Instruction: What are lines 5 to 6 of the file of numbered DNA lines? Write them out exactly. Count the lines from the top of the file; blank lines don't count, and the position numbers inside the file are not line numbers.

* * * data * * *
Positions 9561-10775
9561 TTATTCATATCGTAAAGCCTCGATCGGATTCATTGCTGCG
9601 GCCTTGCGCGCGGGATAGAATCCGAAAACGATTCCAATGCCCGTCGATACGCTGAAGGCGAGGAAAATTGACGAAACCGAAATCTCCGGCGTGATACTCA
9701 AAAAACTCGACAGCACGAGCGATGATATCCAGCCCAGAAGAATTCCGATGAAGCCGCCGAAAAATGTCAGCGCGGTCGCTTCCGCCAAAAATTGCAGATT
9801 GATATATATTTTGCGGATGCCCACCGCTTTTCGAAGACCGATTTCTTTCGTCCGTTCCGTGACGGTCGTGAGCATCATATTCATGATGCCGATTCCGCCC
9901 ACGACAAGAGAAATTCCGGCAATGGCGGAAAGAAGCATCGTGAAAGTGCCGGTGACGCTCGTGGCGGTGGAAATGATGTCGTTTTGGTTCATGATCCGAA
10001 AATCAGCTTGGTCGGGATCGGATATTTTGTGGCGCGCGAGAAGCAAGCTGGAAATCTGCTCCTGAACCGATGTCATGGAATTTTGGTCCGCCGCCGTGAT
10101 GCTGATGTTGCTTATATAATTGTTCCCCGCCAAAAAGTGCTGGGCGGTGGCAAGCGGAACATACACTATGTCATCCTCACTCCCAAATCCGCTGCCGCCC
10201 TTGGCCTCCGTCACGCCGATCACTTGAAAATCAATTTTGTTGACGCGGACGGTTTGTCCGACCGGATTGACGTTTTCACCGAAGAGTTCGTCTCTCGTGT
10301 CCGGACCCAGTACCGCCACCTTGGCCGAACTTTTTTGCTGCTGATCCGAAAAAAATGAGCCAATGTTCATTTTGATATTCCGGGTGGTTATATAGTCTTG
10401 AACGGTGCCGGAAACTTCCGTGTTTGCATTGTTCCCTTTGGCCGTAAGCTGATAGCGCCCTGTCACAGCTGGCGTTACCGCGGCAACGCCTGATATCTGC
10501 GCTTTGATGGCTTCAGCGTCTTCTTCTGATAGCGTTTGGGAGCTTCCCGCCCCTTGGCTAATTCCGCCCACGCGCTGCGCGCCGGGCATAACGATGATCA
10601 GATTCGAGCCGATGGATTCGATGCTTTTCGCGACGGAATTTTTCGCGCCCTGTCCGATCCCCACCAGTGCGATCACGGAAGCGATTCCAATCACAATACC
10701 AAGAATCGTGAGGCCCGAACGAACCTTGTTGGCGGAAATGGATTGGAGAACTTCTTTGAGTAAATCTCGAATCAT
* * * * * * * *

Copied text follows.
9801 GATATATATTTTGCGGATGCCCACCGCTTTTCGAAGACCGATTTCTTTCGTCCGTTCCGTGACGGTCGTGAGCATCATATTCATGATGCCGATTCCGCCC
9901 ACGACAAGAGAAATTCCGGCAATGGCGGAAAGAAGCATCGTGAAAGTGCCGGTGACGCTCGTGGCGGTGGAAATGATGTCGTTTTGGTTCATGATCCGAA